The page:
Table of Contents Author Guidelines Submit a Manuscript
Stroke Research and Treatment
Volume 2017 (2017), Article ID 1935136, 9 pages
https://doi.org/10.1155/2017/1935136
Research Article

Serum Uric Acid Is Associated with Poor Outcome in Black Africans in the Acute Phase of Stroke

1Department of Clinical Sciences, University of Douala, Douala, Cameroon
2Department of Internal Medicine, Douala General Hospital, Douala, Cameroon
3Department of Internal Medicine, University of Yaoundé I, Douala, Cameroon

Correspondence should be addressed to Yacouba N. Mapoure

Received 17 June 2017; Revised 16 July 2017; Accepted 24 July 2017; Published 10 September 2017

Academic Editor: David S. Liebeskind

Copyright © 2017 Yacouba N. Mapoure et al. This is an open access article distributed under the Creative Commons Attribution License, which permits unrestricted use, distribution, and reproduction in any medium, provided the original work is properly cited.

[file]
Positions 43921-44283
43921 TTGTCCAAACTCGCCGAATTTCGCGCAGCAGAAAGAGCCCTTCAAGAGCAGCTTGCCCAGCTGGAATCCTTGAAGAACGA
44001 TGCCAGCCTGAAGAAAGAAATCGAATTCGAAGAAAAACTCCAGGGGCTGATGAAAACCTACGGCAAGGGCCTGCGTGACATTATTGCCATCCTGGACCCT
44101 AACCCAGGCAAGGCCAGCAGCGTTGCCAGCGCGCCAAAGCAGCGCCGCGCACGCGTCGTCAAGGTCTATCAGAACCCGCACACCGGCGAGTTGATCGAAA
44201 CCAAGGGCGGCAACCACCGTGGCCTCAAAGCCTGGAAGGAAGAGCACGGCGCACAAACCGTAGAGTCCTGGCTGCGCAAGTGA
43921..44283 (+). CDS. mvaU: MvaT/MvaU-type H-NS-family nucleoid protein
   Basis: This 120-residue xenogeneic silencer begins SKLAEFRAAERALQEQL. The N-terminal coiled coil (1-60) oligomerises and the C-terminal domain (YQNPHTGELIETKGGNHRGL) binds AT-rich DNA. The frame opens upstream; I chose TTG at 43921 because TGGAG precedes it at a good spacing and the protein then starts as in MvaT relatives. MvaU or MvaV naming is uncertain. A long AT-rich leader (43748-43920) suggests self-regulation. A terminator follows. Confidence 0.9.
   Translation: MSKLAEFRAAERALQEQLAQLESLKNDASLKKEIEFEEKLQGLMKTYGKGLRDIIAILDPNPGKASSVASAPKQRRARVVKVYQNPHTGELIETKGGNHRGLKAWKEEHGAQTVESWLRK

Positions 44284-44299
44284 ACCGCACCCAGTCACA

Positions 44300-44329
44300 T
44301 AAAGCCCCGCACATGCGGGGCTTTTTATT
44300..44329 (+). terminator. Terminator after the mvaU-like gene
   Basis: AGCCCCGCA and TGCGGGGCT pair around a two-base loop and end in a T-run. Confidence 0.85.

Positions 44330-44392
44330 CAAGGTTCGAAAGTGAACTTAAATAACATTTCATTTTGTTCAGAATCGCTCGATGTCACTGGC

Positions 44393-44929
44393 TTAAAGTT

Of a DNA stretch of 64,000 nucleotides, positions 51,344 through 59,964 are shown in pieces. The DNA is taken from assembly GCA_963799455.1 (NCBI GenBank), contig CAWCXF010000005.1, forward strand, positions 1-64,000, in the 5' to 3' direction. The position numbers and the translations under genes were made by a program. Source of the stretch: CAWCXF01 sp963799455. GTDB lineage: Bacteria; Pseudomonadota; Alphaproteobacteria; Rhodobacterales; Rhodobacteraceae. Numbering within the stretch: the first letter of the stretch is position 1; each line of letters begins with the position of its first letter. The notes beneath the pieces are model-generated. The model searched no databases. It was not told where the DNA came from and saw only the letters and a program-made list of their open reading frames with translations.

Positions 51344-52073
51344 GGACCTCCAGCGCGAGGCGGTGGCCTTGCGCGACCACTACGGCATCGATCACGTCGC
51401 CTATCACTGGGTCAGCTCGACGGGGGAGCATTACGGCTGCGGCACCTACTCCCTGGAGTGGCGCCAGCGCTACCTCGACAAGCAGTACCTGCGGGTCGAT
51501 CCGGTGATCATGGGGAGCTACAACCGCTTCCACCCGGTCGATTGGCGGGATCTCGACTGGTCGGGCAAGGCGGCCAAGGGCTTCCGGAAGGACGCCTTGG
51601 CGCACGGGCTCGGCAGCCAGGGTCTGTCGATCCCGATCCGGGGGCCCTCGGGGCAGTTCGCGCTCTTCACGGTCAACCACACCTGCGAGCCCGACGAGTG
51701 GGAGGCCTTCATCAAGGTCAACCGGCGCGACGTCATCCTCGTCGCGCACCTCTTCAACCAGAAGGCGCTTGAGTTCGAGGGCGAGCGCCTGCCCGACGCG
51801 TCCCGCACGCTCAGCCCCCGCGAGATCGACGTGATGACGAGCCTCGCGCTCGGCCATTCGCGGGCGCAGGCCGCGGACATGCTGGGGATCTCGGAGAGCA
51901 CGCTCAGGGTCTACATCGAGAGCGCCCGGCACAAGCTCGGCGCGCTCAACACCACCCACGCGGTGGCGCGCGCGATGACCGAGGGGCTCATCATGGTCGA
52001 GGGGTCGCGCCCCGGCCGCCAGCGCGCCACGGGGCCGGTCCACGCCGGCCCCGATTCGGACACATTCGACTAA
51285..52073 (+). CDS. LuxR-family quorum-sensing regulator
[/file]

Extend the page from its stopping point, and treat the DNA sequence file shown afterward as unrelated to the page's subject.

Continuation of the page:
Abstract

Background. Prognostic significance of serum uric acid (SUA) in acute stroke still remains controversial. Objectives. To determine the prevalence of hyperuricemia and its association with outcome of stroke patients in the Douala General Hospital (DGH). Methods. This was a hospital based prospective cohort study which included acute stroke patients with baseline SUA levels and 3-month poststroke follow-up data. Associations between high SUA levels and stroke outcomes were analyzed using multiple logistic regression and survival analysis (Cox regression and Kaplan-Meier). Results. A total of 701 acute stroke patients were included and the prevalence of hyperuricemia was 46.6% with a mean SUA level of 68.625 ± 24 mg/l. Elevated SUA after stroke was associated with death (OR = 2.067; 95% CI: 1.449–2.950; p < 0.001) but did not predict this issue. However, an independent association between increasing SUA concentration and mortality was noted in a Cox proportional hazards regression model (adjusted HR = 1.740; 95% CI: 1.305–2.320; p < 0.001). Furthermore, hyperuricemia was an independent predictor of poor functional outcome within 3 months after stroke (OR = 2.482; 95% CI: 1.399–4.404; p = 0.002). Conclusion. The prevalence of hyperuricemia in black African stroke patients is quite high and still remains a predictor of poor outcome.